Heart of Darkness and the Secret Sharer

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Signet Classic, 1997 - Fiction - 168 pages
8 Reviews
In this pair of literary voyages into the inner self, Joseph Conrad has written two of the most chilling, disturbing, and noteworthy pieces of fiction of this century. Heart of Darkness, which first appeared in Blackwood's Magazinein 1902, makes a devastating comment on the corruptibility of humankind. Based on Conrad's own 1890 trip up the Congo river, the story is told by Marlow, the novelist's alter ego. It is a journey into darkness and horror - both literally, as the narrator descends into a sinister jungle landscape, and metaphorically, as he witnesses the depths of the moral depravity symbolised by the agent Kurtz.

Another voyage into the self occurs in The Secret Sharer, the tale of a young sea captain's first command as he sails into the Gulf of Siam - and into an encounter with his 'double', the Jungian shadow self of the unconscious mind.

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Heart of Darkness

User Review  - Barbara R. - Overstock.com

A must read anything written by Joseph Conrad is original and fascinating! Read full review

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About the author (1997)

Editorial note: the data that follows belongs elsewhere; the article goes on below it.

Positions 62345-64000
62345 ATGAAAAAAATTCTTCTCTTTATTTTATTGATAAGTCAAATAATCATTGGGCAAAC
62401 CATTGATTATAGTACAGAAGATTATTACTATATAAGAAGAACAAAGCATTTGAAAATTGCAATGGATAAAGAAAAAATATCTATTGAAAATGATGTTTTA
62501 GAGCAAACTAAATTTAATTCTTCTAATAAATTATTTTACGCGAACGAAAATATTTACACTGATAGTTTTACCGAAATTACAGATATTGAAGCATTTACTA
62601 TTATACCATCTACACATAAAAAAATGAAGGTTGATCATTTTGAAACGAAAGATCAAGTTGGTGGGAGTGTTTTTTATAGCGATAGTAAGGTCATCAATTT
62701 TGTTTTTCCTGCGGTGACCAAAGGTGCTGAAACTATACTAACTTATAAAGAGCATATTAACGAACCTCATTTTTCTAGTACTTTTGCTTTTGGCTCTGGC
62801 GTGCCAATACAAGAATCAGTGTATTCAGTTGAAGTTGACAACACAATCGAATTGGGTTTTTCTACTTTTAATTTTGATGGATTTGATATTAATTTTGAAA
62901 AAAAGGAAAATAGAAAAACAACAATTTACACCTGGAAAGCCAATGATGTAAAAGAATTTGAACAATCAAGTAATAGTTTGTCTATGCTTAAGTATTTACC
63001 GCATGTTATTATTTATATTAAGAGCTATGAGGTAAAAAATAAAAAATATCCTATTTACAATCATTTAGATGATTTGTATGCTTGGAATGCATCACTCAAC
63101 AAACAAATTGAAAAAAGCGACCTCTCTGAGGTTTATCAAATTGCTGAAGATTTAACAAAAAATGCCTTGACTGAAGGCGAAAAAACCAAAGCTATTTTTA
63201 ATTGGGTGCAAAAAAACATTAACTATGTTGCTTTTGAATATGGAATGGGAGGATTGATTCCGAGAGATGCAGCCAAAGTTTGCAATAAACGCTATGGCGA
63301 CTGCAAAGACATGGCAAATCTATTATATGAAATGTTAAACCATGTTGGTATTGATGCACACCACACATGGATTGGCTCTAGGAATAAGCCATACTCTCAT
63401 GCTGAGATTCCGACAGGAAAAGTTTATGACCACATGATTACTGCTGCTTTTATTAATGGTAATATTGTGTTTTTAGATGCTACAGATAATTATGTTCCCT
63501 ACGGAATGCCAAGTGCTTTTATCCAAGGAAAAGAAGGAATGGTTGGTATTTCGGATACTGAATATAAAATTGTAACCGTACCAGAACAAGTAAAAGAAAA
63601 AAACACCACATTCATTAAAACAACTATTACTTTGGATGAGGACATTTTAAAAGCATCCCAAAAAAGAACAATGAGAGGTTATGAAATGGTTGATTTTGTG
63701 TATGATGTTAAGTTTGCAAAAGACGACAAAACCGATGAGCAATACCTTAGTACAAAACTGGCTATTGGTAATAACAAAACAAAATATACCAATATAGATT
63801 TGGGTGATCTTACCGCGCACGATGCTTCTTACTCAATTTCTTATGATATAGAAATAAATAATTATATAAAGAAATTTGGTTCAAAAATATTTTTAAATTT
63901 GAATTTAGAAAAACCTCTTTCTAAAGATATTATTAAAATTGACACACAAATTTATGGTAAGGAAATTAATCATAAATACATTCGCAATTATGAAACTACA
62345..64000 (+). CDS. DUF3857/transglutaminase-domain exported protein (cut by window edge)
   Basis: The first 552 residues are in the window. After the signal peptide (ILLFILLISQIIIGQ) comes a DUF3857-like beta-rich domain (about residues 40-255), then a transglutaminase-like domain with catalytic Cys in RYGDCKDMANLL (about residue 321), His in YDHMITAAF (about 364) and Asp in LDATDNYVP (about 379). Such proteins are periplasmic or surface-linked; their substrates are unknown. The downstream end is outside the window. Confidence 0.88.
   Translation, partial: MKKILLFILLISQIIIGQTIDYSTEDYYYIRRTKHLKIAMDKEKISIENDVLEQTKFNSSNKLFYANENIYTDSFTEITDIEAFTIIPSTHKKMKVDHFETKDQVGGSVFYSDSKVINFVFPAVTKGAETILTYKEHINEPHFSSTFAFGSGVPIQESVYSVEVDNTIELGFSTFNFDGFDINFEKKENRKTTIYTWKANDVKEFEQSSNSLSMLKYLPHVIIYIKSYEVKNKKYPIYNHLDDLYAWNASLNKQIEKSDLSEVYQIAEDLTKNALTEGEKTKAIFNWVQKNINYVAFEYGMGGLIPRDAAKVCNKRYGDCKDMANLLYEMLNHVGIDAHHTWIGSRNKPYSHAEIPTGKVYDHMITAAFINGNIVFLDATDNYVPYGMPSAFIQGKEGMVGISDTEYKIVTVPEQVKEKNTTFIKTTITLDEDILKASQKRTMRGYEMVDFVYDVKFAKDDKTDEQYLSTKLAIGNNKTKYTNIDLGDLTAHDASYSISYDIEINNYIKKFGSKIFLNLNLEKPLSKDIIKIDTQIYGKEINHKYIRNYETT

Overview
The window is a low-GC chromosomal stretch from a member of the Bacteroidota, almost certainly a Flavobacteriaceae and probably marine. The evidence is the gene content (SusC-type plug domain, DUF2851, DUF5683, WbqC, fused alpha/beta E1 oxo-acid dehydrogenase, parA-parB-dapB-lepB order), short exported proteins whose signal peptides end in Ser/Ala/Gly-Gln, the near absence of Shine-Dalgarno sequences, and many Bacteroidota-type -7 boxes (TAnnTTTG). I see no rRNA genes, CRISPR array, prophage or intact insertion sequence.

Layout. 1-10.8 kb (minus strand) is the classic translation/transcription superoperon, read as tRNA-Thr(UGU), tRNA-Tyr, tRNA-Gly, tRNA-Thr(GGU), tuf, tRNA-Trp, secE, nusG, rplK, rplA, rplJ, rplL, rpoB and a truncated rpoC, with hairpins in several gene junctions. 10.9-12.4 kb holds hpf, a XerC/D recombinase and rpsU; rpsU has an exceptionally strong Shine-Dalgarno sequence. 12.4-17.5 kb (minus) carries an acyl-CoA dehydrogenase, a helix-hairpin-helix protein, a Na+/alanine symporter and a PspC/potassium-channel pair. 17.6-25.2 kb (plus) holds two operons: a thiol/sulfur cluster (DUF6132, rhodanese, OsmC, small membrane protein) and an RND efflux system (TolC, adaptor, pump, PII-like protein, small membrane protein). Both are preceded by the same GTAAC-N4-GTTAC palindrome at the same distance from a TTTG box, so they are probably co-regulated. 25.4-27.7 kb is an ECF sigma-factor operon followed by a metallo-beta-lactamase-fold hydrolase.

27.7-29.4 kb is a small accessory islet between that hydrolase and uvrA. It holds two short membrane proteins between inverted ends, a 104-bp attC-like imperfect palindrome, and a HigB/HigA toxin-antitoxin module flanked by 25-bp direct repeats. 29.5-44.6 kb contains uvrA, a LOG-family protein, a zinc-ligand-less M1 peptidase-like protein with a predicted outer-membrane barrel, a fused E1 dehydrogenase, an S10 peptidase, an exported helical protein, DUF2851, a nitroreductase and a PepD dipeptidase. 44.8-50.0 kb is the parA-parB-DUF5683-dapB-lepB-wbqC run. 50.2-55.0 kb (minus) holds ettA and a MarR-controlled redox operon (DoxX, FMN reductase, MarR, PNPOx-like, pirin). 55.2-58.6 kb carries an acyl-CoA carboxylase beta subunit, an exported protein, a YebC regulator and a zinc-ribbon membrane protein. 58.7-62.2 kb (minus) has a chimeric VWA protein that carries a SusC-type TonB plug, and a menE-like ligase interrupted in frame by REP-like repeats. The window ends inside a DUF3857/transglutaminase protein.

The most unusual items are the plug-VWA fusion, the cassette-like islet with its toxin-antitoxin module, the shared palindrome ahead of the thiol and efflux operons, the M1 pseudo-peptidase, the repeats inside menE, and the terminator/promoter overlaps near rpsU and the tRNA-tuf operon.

Joseph Conrad (originally Józef Teodor Konrad Nalecz Korzeniowski) was born in the Ukraine in 1857 and grew up under Tsarist autocracy. His parents, ardent Polish patriots, died when he was a child, following their exile for anti-Russian activities, and he came under the protection of his tradition-conscious uncle, Thaddeus Bobrowski, who watched over him for the next twenty-five years. In 1874 Bobrowski conceded to his nephew's passionate desire to go to sea, and Conrad travelled to Marseilles, where he served in French merchant vessels before joining a British ship in 1878 as an apprentice. In 1886 he obtained British nationality and his Master's certificate in the British Merchant Service. Eight years later he left the sea to devote himself to writing, publishing his first novel, Almayer's Folly, in 1895. The following year he married Jessie George and eventually settled in Kent, where he produced within fifteen years such modern classics as Youth, Heart of Darkness, Lord Jim, Typhoon, Nostromo, The Secret Agent and Under Western Eyes. He continued to write until his death in 1924. Today Conrad is generally regarded as one of the greatest writers of fiction in English—his third language. He once described himself as being concerned 'with the ideal value of things, events and people'; in the Preface to The Nigger of the 'Narcissus' he defined his task as 'by the power of the written word ... before all, to make you see'.

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